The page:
September 18, 2007

Debate on East African Political Federation continues

Despite Tanzania's rejection for the fast-tracking of the proposed East African Political Federation, the regional community insists consultations on the issue were far from being put on hold. A debate to attain an immediate political federation is still ongoing, Eriya Kategaya, the Chairman of the East African Community (EAC) Council of Ministers, has said. According to him, East Africans will once again be consulted on whether to adopt the proposal to fast-track the political federation or to go through the normal stages of integration as Tanzanians recommended in nationwide consultations. The normal stages of integration are customs union, common market and monetary union (by 2012), and subsequently a political union.
The EAC is comprised of Rwanda, Uganda, Kenya, Tanzania and Burundi, and has a combined market of about 120 million people. Rwanda and Burundi, who officially joined the community on June 18, are yet to be consulted. "The possibility of re-discussing it (fast-tracking political federation) cannot be ruled out. It (subject) is not dead. It is still an option although no decision has been reached," Kategaya said.
Findings of the just-concluded consultations on the political federation in Kenya, Tanzania and Uganda showed that Kenyans and Ugandans were eager to embrace an immediate federal state. But Tanzanians said the bloc should instead fast-track an economic union before evolving into a political federation. However, the three countries concurred that the region would progress faster under political union, and thus overwhelmingly supported political federation in principle. The findings were presented to an EAC Extraordinary Heads of State Summit in August in Arusha, where the regional leaders had agreed to fast-track an economic integration before establishing a political union as Tanzanians had approved. “The President is bound by what was proposed in Arusha; to fast-track the Customs Union, Common Market and the Monetary Union before going for a political federation," Kategaya, who is also Uganda's First Deputy Premier and Minister for East African Affairs, said.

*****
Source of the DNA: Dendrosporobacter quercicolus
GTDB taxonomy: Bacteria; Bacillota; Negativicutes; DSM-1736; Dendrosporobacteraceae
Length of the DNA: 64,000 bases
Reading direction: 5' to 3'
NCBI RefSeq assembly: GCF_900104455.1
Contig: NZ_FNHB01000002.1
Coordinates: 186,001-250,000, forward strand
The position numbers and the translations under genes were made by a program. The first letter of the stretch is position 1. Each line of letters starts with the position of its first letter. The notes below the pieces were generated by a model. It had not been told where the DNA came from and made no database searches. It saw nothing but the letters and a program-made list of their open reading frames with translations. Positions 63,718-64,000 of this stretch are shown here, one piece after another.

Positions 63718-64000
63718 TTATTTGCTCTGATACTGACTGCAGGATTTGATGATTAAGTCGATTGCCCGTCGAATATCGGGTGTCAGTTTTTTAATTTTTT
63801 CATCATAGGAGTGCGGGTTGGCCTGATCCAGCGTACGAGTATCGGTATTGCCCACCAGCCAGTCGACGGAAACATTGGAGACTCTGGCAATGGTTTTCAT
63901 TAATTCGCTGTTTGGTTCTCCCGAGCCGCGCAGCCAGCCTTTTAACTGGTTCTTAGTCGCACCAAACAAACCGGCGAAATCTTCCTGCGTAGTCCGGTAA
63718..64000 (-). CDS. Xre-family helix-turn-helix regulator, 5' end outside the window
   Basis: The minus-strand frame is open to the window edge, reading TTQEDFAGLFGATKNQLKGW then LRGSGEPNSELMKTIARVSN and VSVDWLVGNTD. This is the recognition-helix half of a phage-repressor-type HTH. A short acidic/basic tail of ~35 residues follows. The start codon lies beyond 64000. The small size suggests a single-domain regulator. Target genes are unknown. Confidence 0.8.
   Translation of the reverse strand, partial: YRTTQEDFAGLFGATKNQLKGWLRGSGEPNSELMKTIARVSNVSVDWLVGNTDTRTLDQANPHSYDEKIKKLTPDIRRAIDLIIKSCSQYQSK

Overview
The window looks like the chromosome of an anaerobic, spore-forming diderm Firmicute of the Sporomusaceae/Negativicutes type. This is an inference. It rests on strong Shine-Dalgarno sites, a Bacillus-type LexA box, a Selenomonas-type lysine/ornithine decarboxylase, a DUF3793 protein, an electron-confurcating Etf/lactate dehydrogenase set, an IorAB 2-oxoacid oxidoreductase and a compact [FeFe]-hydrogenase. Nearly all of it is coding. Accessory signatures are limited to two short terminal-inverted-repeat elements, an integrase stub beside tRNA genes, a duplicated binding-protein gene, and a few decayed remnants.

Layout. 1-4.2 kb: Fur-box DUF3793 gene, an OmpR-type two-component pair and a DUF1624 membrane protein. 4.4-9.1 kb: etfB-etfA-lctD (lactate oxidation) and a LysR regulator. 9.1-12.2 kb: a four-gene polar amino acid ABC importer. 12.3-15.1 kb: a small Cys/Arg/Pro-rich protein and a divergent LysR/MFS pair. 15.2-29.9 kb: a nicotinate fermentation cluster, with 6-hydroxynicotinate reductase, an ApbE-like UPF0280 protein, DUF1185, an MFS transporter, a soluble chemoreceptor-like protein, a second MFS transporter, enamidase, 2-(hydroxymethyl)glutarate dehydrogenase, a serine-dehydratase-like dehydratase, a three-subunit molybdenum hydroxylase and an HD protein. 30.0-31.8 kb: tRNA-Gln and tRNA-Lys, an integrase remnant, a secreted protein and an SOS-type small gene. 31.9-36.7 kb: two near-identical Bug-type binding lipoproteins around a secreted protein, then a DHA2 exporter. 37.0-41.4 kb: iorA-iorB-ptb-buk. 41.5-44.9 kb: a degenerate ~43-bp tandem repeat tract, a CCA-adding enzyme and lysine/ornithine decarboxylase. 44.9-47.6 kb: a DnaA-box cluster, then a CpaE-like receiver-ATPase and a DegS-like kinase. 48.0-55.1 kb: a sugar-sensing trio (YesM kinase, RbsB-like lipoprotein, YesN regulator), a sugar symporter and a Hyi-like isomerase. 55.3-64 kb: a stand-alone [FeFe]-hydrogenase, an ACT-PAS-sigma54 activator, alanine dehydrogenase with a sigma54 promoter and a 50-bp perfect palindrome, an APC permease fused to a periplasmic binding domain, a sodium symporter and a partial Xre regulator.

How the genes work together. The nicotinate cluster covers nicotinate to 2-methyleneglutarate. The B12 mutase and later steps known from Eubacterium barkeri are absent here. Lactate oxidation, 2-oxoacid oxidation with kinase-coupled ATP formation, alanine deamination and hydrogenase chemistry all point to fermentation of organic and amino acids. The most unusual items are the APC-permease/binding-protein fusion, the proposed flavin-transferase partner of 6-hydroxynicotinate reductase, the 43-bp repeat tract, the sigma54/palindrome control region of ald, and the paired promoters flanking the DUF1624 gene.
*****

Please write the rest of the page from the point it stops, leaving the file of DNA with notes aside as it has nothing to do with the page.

In their report, Tanzania said they would not accept an immediate political federation for fear of losing their land and jobs to other East Africans and were against the mergence of unequal economic and education levels in the region. But Kategaya said that Tanzanians had no reason for scepticism since their concerns would be addressed by the treaty that is yet to be amended. He re-affirmed that fast-tracking the political union would be revisited, and that the trend of thinking by some East Africans, who are against an instant political integration, would be reviewed. Kategaya also dispelled fears that the bloc could disintegrate because of the recent disagreement between partner states. "There is no cause for a breakdown. A difference in tactics should not become the basis to collapse. We have been together since pre-colonial times," he said. He added: "Our objective is to have a bigger unit so as to improve our bargaining power. Why should we be in a hurry not to attend to each individual partner state's concerns? Our weakness (in Africa) has been the manipulation of smaller states. We want to move as a bigger unit to improve our bargaining power." Rwanda is yet to launch national consultations on both the political federation and it's fast-tracking. (New Times, Kigali)


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